It's been thirteen years to reach the conclusion of this septology - the stories of Rythe. It won't be out until Faith Kauwe's run her expert eye over it. Probably release it in five or six months. I haven't written 'The End' yet and won't until I'm happy with it. There's an awful lot to do yet - drafts, updated covers, glossaries, maps, boxed sets, and paperback editions for 'The Line of Kings' trilogy when Chris Taggart has finished the final cover for 'The Thief King'. But, nearly there.
And, I just checked and this is my 26th completed novel. I'm quietly pleased about that.
Here's the prologue for those interested:
The time of gods pass. Suns' light fades. Men die and darkness rises and then it is demons who rule the night and the shade and men fear demons more than gods - because it is those blackest souls which men understand.
Worlds, too, are half dark, half light. One needs the other, just as men need demons.
With the darkness which fell over Rythe came the cold. The seas in the temperate lands were chilled, and where once the waters were calm, ice floated by. Waves tugged and shoved at the shore, sluggish but insistent. The creatures of the seas knew death, too. The leviathans stirred. Kraken and whale, seawolf and gransald, and all the tentacled and long-toothed things of the depths moved across the wide seas, searching for surcease from the doom that came from shifting ocean floors and tidal waves.
Winter came to a whole world, and with its bounty of snow and ice so too came famine. Land once lush plains, or untamed forest, or fertile farmland froze and crackled with cold. Trees snapped as they froze inside and fruit could not grow from ice.
War raged far and wide until those white lands turned red. Fallen warriors, bodies and blood frozen in battles of steel and fire became lost beneath the snow or joined the nameless among the mounds of dead across every land.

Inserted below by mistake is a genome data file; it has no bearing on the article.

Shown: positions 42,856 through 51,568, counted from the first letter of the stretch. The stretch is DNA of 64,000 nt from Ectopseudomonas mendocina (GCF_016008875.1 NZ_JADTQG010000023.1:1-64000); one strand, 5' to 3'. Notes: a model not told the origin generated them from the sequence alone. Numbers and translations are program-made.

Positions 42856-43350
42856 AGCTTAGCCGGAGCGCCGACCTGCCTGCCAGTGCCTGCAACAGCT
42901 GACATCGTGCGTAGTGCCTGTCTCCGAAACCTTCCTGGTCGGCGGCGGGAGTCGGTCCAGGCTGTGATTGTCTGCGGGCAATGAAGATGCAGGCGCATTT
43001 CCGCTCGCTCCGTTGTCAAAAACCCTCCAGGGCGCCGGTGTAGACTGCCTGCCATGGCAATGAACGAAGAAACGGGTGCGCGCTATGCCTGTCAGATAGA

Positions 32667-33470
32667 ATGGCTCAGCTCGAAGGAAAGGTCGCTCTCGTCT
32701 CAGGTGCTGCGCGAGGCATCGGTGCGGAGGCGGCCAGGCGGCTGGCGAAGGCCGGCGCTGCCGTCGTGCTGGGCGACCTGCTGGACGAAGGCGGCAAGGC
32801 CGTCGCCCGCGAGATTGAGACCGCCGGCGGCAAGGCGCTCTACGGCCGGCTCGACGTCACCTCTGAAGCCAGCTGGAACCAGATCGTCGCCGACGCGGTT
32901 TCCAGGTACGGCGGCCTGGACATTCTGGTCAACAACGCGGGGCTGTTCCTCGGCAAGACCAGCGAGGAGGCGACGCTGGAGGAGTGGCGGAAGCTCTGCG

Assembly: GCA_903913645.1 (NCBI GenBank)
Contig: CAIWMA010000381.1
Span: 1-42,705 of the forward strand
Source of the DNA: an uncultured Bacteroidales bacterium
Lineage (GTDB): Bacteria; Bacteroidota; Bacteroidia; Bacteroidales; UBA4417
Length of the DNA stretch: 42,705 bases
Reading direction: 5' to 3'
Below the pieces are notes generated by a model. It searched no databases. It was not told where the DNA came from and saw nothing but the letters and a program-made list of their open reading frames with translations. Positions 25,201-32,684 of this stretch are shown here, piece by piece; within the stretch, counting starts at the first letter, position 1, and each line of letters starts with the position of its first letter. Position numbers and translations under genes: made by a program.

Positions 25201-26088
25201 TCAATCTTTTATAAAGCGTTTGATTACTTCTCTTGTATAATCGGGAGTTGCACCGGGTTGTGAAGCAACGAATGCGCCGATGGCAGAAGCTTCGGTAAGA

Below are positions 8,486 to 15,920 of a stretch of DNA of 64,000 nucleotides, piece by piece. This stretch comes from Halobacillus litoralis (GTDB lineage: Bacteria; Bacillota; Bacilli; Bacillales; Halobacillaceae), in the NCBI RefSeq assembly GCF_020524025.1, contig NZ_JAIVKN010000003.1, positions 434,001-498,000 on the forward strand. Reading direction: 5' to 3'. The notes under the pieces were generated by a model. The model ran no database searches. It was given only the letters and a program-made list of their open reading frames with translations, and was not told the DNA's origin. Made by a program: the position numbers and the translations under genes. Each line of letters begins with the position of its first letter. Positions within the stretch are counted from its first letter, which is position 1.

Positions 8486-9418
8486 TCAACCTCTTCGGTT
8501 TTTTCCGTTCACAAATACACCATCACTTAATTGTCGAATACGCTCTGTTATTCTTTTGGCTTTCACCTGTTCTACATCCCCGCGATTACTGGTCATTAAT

Cities which once flourished in the light cowered in the day's gloom, and the weight of the night's dark. The suns no longer shone, but glimmered, faint and near-forgotten. Sunlight became just a sputtering candle and the Elethyn the hungry wind that blew like the frosted breath of death's dread hounds themselves...
But these hounds did not flee the day; they devoured it.
Carious and Dow dimmed and weakened and watched the land below, unable to warm it, or keep it alive, powerless before the Sun Destroyers.
THEY WILL EAT ALL THE WORLDS.
Their words, thoughts - the souls and feelings of the suns themselves, were unutterable sad.
Suns do not fear their own death. They are suns. Suns fear the death of their children, and they fear those children that turn against them - those like the Naum, so long forsaken...but the Naum were of the dark, and no longer under the sway of the suns.
The Elethyn were children of Carious and Dow, too. They had grown strong.
WE DIE, said Carious in the majestic voice that belonged to stars.
As suns die, even the moonlit nights seemed harder on the souls of those creatures under the twin suns' sad, watchful gaze. Beings born of light need the light to see, yes...but they need it to feel, too.
The Elethyn needed no such thing.
Few though the Elethyn may have been, they tore a vibrant, living world asunder. They turned wood to ash, bodies to bone and stone walls to rivers of molten rock. Men and women - humanity - hid in the darkest, deepest places they could find as fire rained from volcanoes and lands quaked and even the dirt and rock shifted.
The Elethyn did not feel. They did not hate, nor love, nor fear. They bathed, and they fed, and humanity weakened under their black embrace. Yet there is no choice but to fight the void's uncaring gaze - whether evil or good fights, or dark, or light, or dead or living, or man or monster...it matters not who fights, only that the foe is met with a cry, and a headlong rush toward it.
The foe is oblivion. The battle...eternal.
Cold can always grow.
Forests and fields, deserts and mountains, rivers and seas...these can grow colder still, until they too are as cold as those places where the warmth of a sun will never reach. As cold as the caverns and caves, or in the graves and barrows. Cold as the drowned dead who mouldered in the pits of the seas.
The coldest were the cursed ones, and the Naum, and the undying and those buried in graves of yew or iron. All those beings denied the light until the death of the world itself were still there. All those dead remained, whether bone or mere spirit, beneath Rythe.
One who still remembered the languages the dead and dark things spoke softly, but in a voice that even death would not deny.
'The time to rise has come,' said the Queen.
And they rose.